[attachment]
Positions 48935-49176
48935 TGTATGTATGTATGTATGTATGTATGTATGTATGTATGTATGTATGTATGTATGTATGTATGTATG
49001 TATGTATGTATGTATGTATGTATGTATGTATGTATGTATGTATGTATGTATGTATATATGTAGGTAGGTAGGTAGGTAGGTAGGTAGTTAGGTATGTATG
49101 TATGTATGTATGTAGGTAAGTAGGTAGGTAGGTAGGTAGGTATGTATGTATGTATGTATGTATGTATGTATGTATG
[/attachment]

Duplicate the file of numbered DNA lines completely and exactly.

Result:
Positions 48935-49176
48935 TGTATGTATGTATGTATGTATGTATGTATGTATGTATGTATGTATGTATGTATGTATGTATGTATG
49001 TATGTATGTATGTATGTATGTATGTATGTATGTATGTATGTATGTATGTATGTATATATGTAGGTAGGTAGGTAGGTAGGTAGGTAGTTAGGTATGTATG
49101 TATGTATGTATGTAGGTAAGTAGGTAGGTAGGTAGGTAGGTATGTATGTATGTATGTATGTATGTATGTATGTATG